UN collects funds needed to remove decaying oil tanker from Yemeni waters
The supertanker moored of Yemen's coast has four times the amount of oil spilled during the Exxon Valdez disaster
By News Desk - September 22 2022

UN makes plans to save the FSO Safer Tanker and stop a catastrophe in the Red Sea. (Photo credit: UN.org).

On 21 September, the UN announced 17 countries, as well as companies and individuals, pledged $78 million to remove an abounded oil tanker (FSO safer) of the coast of the Yemen.

Nonetheless, UN officials say most of the pledges have yet to be transferred.

The 45-year-old FSO Safer, which was used as a floating storage platform, is loaded with about 1.1 million barrels of crude oil, and is moored in the Red Sea north of the Yemeni port city of Hodeidah.

During a press conference, the UN Humanitarian Coordinator in Yemen, David Gressly, said: “We have received sufficient pledges and commitments to launch an emergency operation to rescue the Safer oil tanker off the Yemeni coast.”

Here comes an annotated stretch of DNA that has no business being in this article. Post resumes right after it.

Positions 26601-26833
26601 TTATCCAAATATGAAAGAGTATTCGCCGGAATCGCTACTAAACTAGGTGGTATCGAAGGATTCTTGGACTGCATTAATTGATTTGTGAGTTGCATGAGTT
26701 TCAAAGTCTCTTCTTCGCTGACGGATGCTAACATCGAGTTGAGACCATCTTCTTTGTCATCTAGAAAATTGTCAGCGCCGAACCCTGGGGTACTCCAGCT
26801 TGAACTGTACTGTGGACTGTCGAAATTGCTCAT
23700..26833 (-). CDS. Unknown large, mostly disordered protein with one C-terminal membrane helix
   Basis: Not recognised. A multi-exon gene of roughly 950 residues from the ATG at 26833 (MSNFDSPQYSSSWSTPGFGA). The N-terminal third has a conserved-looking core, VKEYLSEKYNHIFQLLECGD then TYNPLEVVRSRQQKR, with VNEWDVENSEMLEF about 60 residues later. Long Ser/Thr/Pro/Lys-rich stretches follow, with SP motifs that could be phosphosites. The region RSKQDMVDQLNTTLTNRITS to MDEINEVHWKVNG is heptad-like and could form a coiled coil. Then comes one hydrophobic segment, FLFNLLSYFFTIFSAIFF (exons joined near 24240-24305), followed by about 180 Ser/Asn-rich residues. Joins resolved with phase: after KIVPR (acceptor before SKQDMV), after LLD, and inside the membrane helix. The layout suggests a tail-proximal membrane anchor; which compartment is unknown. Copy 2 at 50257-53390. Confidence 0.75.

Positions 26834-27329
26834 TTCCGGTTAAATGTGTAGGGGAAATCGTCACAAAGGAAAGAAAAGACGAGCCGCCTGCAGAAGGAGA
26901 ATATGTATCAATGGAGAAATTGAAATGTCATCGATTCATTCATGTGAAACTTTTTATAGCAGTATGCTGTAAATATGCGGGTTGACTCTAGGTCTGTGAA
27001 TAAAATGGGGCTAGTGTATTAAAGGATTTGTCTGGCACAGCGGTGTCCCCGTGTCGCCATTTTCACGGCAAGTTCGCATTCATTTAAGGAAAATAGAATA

He explained that these pledges and commitments ranged between $77 and $78 million.

According to Gressly, the UN appealed to donors to fulfill their promises and commitments “as soon as possible.”

“We believe that we could meet that in a timely fashion,” Gressly said of the cost.

The salvage operation of the oil tanker is split into two phases: the first costs $75 million, during which the oil will be safely unloaded from the FSO Safer to a temporary vessel. The second phase, estimated at a cost of $38 million, involves finding a permanent storage solution for the oil.

However, the UN official expressed his hope that the funds needed to complete the second phase would be secured “within a reasonable period.”

In June, the UN launched a crowdfunding campaign to collect donations to help unload the ship.

Currently, UN aid agencies are facing their biggest funding gap ever as a result of both the large number of crises unfolding across the world and of the west prioritizing relief funds for Ukraine.

Sanaa has repeatedly warned of the catastrophic repercussions in the event of the FSO Safer’s pill, which “may extend as far as the Suez Canal.”

Due to the unjust blockade of the Saudi coalition on Yemen, the ‘ticking time bomb’ ship has been left exposed to humidity and corrosion with little or no maintenance since the Yemen war started in 2015.

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